With the threat of a fourth wave looming, Quebec Premier Francois Legault announced Thursday that vaccine passports will soon be required to access non-essential services such as gyms and restaurants.
“People who have made the effort to get two doses should be able to lead a fairly normal life,” Legault said during a media briefing.
He said the system would allow the province to avoid the widespread shutdowns that have characterized its pandemic response thus far.
For several months, the county has been issuing QR codes, or quick response codes, to people who have been vaccinated. These codes, which can be printed or stored on a mobile device, are scanned to obtain information about a person’s vaccination status. So far, the county has not provided anyone with the information needed to interpret the symbols.
Details will be released soon, Legault said, and that rising case numbers and the prospect of more hospitalizations and deaths have made a vaccine passport system necessary.
Since the vaccination campaign began, 83 percent of Quebecers have received at least a first dose, while 67 percent of the population has received adequate vaccination, according to the province’s Institute of Public Health, INSPQ.
Watch | Quebec to enter vaccine passports:
Legault says that while the county is on track to meet its goal of fully vaccinating 75 percent of the eligible population by September, the highly contagious delta variant could lead to a spike in hospitalizations, noting that it’s important to get vaccinated. full and that the county was reviewing its goals with public health.
“No one wants to relive what we lived through for the past year. That means, postponing surgeries because our hospitals are overcrowded.”
Last week, Quebec still averaged about 100 new cases per day. Thursday, 305 new cases were recorded.
Epidemiologist Says ‘It’s Time’
As the most contagious delta type is now spreading in Quebec, the epidemiologist Prativa Paral said, the government no longer has the luxury of waiting to convince extremists of the benefits of vaccination.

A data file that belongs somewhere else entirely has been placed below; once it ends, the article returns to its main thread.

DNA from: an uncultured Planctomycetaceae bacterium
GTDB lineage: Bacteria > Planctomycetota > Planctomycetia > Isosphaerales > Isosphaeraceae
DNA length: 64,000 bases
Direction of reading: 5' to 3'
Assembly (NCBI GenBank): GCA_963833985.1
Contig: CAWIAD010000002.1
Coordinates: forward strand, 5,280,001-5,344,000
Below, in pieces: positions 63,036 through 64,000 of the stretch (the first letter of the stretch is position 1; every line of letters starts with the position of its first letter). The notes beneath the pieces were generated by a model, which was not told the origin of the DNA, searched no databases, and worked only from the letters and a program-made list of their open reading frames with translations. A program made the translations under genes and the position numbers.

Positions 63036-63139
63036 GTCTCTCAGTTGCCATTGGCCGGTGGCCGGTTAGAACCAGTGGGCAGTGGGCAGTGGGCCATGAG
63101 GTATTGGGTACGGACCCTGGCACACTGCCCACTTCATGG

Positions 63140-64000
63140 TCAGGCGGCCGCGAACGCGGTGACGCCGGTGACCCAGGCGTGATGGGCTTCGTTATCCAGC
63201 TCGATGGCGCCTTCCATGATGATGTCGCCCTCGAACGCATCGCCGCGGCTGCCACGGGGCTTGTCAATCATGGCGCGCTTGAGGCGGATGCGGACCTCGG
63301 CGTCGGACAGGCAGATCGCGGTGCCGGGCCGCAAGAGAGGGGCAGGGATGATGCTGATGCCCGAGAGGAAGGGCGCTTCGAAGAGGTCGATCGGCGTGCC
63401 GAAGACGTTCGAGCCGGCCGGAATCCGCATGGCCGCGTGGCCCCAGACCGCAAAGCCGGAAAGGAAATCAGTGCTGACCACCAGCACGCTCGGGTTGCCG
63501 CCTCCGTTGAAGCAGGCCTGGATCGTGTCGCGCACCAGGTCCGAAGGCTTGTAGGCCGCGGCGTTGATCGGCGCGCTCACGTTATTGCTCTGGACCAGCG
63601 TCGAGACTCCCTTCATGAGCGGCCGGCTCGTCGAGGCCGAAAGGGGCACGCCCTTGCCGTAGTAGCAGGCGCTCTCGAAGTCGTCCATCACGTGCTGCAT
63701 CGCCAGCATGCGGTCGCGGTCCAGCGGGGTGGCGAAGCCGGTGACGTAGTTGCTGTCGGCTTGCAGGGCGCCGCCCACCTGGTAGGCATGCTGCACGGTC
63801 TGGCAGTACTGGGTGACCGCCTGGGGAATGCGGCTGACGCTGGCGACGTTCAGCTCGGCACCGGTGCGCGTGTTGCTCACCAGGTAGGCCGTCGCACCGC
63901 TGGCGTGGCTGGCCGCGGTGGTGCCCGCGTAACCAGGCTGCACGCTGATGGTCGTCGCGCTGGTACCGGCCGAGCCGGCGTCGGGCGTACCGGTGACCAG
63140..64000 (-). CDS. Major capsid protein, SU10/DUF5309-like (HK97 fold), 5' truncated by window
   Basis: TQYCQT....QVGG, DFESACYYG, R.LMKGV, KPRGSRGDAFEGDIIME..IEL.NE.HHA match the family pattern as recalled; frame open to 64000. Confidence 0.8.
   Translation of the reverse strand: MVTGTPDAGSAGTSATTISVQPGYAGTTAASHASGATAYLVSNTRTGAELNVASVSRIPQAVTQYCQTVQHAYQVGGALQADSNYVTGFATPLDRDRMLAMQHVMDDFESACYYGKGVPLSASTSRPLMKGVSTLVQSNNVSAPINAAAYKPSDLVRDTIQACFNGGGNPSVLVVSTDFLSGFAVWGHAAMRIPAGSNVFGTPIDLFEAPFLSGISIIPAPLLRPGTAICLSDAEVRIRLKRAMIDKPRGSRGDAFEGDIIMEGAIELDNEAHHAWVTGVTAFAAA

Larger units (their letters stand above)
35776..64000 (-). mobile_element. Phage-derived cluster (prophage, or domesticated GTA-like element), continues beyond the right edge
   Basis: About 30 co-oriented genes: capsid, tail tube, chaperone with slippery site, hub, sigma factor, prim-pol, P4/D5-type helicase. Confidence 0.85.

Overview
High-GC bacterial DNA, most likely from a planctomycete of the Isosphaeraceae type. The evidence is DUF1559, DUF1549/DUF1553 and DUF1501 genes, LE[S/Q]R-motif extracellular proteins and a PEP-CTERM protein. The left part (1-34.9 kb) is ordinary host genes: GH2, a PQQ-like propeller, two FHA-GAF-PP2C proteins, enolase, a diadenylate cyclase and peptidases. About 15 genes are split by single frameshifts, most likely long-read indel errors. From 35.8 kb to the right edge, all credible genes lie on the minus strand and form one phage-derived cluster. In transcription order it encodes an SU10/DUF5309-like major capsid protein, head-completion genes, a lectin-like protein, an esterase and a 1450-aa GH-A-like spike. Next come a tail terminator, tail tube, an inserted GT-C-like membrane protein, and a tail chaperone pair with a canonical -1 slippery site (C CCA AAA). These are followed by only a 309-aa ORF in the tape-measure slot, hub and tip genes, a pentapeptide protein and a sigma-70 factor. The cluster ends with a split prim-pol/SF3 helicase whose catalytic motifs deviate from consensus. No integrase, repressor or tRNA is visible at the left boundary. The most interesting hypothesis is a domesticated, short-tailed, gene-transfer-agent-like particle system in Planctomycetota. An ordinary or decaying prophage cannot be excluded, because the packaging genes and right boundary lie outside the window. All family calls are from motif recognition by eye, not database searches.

“Because of the delta, we have to be strategic. It’s time to do it now,” Baral said of the passport system.
Months ago, Legault’s government warned that vaccine passports may be necessary if the epidemiological situation worsens.
Health Minister Christian Dube said last month that people in Quebec who were not fully vaccinated could see themselves deprived of places and activities considered “high” or “moderate” – such as gyms, team sports and theaters, for example – as an alternative to public insurance.
La vaccination est la clé pour freiner cette 4e obscure: unvaccinated obscure serums.
C’est 62% des nouveaux cas qui sont des personnes non patchinées ou qui ont reçu une 1ère depuis moins de 14 jours. C’est le moment de vous faire a vaccine. pic.twitter.com/oskNGPvIFV
In a tweet Thursday, Dube said that people who have not been vaccinated or who have only received their first dose in the past 14 days make up 62 percent of new COVID-19 cases.
“The rise in the number of cases is worrying,” Dube wrote. “We can talk about the beginning of a fourth wave.”
Similar systems are used elsewhere
France and Italy already have vaccine passport systems in place and plan to expand them to include more businesses and services. New York City will begin implementing a system later this month.
Quebec will be the first Canadian province to require two doses of the COVID-19 vaccine to access certain services, although Manitoba and Prince Edward Island have similar measures.
Watch | An infectious disease expert says passports are essential:
For example, the Manitoba Vaccination Card allows vaccinated people to travel elsewhere in the country without the need for isolation upon their return. It also allows people to visit loved ones in seniors’ residences.
Prince Edward Island requires all travelers 12 years of age and older to have a permit that includes the name of the address and the traveler’s vaccination status.
In June, Nova Scotia asked its privacy commissioner to look into the passport’s implications for the vaccine.
Prime Minister Justin Trudeau, who was at the Montreal press conference with Legault, said he fully supports Quebec’s decision and looks forward to implementing vaccine passports in other interested provinces to facilitate international travel.
Critics anticipate conflicts, policing issues
Trudeau said the special council clerk is assessing how federal government employees and workers in industries regulated by the federal government, such as airlines, require vaccinations.
“Canadians have recognized that you need to be vaccinated to get through the pandemic,” Trudeau said. “It’s not just a matter of individual choice, it’s about protecting the community.”
Earlier this week, the leader of Quebec’s official opposition, liberal MNA Dominique Anglade, asked the government to create this passport system to control the activities unvaccinated people could participate in in the event of a fourth wave.
François Monnier, vice president of the Quebec Restaurant Association, says there will be conflicts with customers and owners will stumble to adjust the system.
But, he said, “suffering from widespread confinement for nearly a year is a situation that must be avoided at all costs.”
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